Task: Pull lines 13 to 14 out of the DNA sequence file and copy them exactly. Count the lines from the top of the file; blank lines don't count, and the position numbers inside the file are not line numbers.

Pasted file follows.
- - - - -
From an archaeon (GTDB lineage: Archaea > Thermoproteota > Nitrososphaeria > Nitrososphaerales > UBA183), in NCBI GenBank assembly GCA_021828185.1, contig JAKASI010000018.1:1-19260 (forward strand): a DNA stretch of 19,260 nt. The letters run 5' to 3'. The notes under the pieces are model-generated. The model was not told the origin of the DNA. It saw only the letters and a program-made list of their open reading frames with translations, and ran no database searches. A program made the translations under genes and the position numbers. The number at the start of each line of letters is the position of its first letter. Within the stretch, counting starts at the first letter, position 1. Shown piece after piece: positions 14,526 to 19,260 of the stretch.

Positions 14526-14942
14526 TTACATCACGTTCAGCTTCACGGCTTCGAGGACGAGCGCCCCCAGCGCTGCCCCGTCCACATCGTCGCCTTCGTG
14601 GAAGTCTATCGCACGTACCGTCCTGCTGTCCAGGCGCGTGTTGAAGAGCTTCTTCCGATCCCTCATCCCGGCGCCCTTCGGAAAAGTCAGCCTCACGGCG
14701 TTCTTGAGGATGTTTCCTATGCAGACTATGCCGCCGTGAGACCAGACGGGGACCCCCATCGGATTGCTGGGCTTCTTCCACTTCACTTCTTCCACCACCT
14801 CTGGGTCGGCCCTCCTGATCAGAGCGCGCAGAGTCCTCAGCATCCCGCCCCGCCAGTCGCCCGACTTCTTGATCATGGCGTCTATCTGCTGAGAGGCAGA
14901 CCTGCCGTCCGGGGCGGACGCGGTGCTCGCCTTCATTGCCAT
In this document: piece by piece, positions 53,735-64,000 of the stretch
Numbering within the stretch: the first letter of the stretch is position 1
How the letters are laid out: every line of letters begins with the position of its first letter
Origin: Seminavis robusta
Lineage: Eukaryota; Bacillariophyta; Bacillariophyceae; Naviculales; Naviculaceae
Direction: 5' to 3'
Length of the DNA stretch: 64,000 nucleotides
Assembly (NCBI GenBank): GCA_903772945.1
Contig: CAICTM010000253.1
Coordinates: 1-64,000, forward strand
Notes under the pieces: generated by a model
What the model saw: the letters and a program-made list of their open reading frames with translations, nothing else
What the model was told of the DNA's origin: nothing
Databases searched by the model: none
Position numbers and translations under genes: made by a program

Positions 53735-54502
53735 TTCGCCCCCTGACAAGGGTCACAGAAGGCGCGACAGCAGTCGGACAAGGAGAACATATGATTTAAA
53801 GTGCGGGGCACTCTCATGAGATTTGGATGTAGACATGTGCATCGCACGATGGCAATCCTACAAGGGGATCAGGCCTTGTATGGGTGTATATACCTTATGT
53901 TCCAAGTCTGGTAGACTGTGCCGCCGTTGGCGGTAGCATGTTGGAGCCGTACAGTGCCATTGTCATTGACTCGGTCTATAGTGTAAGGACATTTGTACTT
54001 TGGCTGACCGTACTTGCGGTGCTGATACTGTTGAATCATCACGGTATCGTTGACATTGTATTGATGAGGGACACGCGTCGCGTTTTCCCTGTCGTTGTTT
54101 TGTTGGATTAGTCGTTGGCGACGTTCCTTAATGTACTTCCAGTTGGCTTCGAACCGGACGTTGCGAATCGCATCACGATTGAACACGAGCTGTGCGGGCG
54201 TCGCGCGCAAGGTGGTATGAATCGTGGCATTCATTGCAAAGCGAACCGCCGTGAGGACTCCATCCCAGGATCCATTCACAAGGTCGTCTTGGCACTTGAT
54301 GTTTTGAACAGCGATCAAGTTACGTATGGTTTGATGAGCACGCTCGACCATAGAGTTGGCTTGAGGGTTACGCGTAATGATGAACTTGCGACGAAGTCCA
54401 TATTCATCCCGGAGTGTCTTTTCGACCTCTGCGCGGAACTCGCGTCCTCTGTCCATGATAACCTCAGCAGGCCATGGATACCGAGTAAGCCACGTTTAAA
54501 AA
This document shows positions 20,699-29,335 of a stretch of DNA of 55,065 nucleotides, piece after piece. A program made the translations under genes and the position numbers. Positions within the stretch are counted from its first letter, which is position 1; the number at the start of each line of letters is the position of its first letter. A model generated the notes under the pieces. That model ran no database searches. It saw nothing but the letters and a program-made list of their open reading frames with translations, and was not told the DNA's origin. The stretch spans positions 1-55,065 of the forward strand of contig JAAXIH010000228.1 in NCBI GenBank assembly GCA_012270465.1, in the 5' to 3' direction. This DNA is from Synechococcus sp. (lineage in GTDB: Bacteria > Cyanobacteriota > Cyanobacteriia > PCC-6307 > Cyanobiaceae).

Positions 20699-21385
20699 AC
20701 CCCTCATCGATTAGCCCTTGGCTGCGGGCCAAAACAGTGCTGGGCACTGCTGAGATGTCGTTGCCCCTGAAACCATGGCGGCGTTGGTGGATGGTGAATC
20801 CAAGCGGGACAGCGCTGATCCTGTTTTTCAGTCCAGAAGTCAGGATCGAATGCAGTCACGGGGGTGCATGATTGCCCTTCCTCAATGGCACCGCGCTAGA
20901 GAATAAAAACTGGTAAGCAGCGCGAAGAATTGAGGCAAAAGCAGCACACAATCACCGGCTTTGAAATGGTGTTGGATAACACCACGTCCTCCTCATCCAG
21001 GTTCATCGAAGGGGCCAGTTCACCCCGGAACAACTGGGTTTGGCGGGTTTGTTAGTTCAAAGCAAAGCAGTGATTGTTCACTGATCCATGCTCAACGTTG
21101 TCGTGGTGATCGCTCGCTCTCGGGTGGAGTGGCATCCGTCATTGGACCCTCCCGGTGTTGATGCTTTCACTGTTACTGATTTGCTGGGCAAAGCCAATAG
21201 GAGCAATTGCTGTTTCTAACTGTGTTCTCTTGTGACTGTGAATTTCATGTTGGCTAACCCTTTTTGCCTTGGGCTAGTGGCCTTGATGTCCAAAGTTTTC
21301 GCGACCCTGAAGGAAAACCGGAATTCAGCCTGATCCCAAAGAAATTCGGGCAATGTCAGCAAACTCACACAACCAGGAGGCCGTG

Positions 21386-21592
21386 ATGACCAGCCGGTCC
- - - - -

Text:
Direction: 5' to 3'
Length of the DNA stretch: 64,000 nucleotides